Expert Insight: Losing Weight Naturally

“When you do start to eat when you are hungry and stop when you are full after years of being on one scheme or another, you will most likely go down a size or several sizes.

Unless you have been eating drastically less than your body needs for years, your weight should stabilise at its natural set point, which will be lower than what you’ve achieved through dieting and bingeing”.

Susie Orbach, “On Eating”

When clients first seek help for their emotion-driven overeating issues, they often think if they can sort out their weight, everything else will be OK.

In this way, therapy can be seen as another weight-loss initiative.  There’s sometimes a sense of disappointment that we’re not focusing on weight during sessions and, as a result of this, some clients assume I’m anti-weight loss.

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Are You Committed to Your Destination?

I remember the day I wanted to give up.

I was at home.  It was a warm, bright morning and sunlight was streaming into the study.  I was heading towards the door but, as I passed my desk, something stopped me.

A simple thought.

“This is too hard”.

I’d worked so hard to understand my issues with food and myself but, despite my efforts, I couldn’t make enough sense of them to consistently affect my eating behaviour.  Although my bingeing had stopped, I was still eating when I knew I wasn’t hungry.  It felt like an impossible struggle with no way out.

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Food for Thought: Anything is Possible

“What you vividly imagine, ardently desire, sincerely believe and enthusiastically act upon must inevitably come to pass” – Paul J. Meyer

It’s the adverbs that make this sentence so meaningful.

He could have said “what you imagine, desire, believe and act upon” but that doesn’t have the same power.  Instead, Meyer colours in the specifics – we must vividly imagine, ardently desire, sincerely believe and enthusiastically act upon.

It’s not enough to hope for the best, plod along, see what happens – we have to want it, believe it and make it happen.

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Food for Thought: The Risk of Authenticity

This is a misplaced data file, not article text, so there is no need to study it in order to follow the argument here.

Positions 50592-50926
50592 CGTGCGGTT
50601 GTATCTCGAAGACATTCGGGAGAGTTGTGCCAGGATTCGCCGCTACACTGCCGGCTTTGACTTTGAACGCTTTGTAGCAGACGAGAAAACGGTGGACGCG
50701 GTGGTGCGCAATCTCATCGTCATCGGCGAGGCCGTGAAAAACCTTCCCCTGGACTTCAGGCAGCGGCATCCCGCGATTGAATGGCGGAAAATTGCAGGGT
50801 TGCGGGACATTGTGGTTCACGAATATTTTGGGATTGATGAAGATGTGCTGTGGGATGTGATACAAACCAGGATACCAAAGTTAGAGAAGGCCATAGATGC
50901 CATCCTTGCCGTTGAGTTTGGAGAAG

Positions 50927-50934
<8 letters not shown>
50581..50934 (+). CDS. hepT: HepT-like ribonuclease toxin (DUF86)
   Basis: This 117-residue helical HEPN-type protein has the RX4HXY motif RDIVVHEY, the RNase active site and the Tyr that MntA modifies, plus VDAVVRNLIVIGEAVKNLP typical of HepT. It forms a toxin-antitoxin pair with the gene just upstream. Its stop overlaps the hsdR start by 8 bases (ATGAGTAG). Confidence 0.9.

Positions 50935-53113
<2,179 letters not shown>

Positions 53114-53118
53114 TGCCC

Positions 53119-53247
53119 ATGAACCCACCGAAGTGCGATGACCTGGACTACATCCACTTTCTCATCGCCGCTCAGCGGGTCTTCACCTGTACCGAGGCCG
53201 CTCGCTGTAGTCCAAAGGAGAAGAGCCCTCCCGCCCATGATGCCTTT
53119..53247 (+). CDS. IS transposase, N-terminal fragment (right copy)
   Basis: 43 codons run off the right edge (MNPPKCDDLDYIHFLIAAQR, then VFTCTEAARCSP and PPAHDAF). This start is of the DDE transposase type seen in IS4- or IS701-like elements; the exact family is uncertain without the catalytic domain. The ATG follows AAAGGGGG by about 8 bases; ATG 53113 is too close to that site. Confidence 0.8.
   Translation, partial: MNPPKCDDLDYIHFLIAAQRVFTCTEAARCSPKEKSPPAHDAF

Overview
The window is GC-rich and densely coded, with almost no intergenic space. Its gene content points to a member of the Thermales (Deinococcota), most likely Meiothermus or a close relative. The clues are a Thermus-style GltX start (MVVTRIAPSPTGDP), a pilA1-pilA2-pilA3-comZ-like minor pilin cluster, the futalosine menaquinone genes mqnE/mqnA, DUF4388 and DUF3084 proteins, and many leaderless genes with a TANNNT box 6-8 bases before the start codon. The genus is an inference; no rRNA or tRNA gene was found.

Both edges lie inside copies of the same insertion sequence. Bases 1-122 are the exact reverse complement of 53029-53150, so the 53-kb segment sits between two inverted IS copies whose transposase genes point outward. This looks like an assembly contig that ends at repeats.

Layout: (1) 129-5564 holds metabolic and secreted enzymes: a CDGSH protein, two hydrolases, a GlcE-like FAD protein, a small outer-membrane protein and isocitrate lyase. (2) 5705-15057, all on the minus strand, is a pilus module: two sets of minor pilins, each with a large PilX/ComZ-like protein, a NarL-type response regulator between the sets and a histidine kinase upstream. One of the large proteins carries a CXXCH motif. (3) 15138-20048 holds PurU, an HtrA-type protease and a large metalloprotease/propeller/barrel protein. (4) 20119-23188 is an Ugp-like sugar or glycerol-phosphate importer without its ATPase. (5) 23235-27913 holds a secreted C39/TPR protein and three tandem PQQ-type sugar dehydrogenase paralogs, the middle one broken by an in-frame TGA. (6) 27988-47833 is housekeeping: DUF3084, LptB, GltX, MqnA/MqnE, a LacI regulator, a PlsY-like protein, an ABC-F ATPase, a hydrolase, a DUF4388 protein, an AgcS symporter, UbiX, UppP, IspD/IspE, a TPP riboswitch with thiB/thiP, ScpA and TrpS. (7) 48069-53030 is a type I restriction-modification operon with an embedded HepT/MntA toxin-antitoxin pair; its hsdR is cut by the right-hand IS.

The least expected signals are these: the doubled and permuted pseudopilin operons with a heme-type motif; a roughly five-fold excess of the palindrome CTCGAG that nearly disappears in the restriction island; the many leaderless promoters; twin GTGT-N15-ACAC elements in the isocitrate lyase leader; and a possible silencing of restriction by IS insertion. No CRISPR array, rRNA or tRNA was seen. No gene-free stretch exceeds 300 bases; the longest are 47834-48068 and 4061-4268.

“Authenticity is a collection of choices that we have to make every day. It’s about the choice to show up and be real.  The choice to be honest.  The choice to let our true selves be seen”. – Brené Brown

It’s a lovely idea, isn’t it?  We have the choice on a daily basis to be genuinely who we are.  It’s often what we yearn for – to have the courage to be ourselves, regardless of what other people think.

But…

What if.

What if people don’t like us?

What if people tell us we’re wrong?

What if we risk being ourselves and we get hurt?

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Gentle Reminder: It’s Just Food

Some food has a higher nutritional content than other food.  Some food is produced more ethically than other food.  Neither of these facts can be disputed.

What is up for debate is how helpful it is for you psychologically and emotionally to label food as “good” or “bad”, “healthy” or “unhealthy”.

If you consider one food more off-limits or “naughty” than another, which one are you most likely to reach for when you’ve had a bad day?  Or when you need a pick-me-up?  Or when you want to treat yourself?

Put it another way:  we don’t binge on broccoli.

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How are You Going to Eat for the Rest of Your Life?

Listen.  Can you hear that?

That’s the sound of people everywhere falling off the New Year diet wagon.

Maybe you’re one of them.

Maybe you bought into the much-touted idea that enjoying yourself at Christmas is ‘sinful’.

Maybe you felt you must make ‘amends’ by starting some self-proclaimed diet guru’s “no fail, instant weight-loss, guaranteed results, easy 12-week eating plan”.  (If I sound a bit angry, I am, because these people make my job so much harder).

Maybe you now find yourself out of control with food.

I’m sorry if that’s the case.

It’s not your fault.

Continue reading “How are You Going to Eat for the Rest of Your Life?”